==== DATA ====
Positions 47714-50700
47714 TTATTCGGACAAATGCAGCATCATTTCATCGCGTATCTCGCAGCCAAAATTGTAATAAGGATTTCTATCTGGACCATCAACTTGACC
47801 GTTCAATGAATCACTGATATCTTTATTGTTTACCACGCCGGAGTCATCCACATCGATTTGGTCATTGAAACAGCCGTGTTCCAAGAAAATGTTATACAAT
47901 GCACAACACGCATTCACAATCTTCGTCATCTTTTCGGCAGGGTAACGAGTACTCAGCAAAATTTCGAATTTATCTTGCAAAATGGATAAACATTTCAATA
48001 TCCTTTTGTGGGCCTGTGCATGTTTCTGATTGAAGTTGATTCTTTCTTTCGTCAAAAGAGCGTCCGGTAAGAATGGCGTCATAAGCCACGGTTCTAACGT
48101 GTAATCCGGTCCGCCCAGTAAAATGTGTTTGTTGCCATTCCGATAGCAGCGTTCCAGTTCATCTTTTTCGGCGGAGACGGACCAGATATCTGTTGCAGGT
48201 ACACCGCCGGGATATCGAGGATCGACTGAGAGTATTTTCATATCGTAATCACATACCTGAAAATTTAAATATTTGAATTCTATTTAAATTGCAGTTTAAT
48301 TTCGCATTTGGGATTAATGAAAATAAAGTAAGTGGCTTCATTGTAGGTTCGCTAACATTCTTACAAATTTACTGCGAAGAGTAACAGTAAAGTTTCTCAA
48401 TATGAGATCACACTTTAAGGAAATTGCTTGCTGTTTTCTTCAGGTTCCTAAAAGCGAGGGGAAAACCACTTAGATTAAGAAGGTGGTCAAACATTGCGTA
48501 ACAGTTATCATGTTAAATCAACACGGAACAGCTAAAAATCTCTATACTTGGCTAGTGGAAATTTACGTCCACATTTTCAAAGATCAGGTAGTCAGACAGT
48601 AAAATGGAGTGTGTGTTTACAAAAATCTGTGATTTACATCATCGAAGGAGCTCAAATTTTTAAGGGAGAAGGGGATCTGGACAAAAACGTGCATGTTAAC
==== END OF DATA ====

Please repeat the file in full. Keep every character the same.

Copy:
Positions 47714-50700
47714 TTATTCGGACAAATGCAGCATCATTTCATCGCGTATCTCGCAGCCAAAATTGTAATAAGGATTTCTATCTGGACCATCAACTTGACC
47801 GTTCAATGAATCACTGATATCTTTATTGTTTACCACGCCGGAGTCATCCACATCGATTTGGTCATTGAAACAGCCGTGTTCCAAGAAAATGTTATACAAT
47901 GCACAACACGCATTCACAATCTTCGTCATCTTTTCGGCAGGGTAACGAGTACTCAGCAAAATTTCGAATTTATCTTGCAAAATGGATAAACATTTCAATA
48001 TCCTTTTGTGGGCCTGTGCATGTTTCTGATTGAAGTTGATTCTTTCTTTCGTCAAAAGAGCGTCCGGTAAGAATGGCGTCATAAGCCACGGTTCTAACGT
48101 GTAATCCGGTCCGCCCAGTAAAATGTGTTTGTTGCCATTCCGATAGCAGCGTTCCAGTTCATCTTTTTCGGCGGAGACGGACCAGATATCTGTTGCAGGT
48201 ACACCGCCGGGATATCGAGGATCGACTGAGAGTATTTTCATATCGTAATCACATACCTGAAAATTTAAATATTTGAATTCTATTTAAATTGCAGTTTAAT
48301 TTCGCATTTGGGATTAATGAAAATAAAGTAAGTGGCTTCATTGTAGGTTCGCTAACATTCTTACAAATTTACTGCGAAGAGTAACAGTAAAGTTTCTCAA
48401 TATGAGATCACACTTTAAGGAAATTGCTTGCTGTTTTCTTCAGGTTCCTAAAAGCGAGGGGAAAACCACTTAGATTAAGAAGGTGGTCAAACATTGCGTA
48501 ACAGTTATCATGTTAAATCAACACGGAACAGCTAAAAATCTCTATACTTGGCTAGTGGAAATTTACGTCCACATTTTCAAAGATCAGGTAGTCAGACAGT
48601 AAAATGGAGTGTGTGTTTACAAAAATCTGTGATTTACATCATCGAAGGAGCTCAAATTTTTAAGGGAGAAGGGGATCTGGACAAAAACGTGCATGTTAAC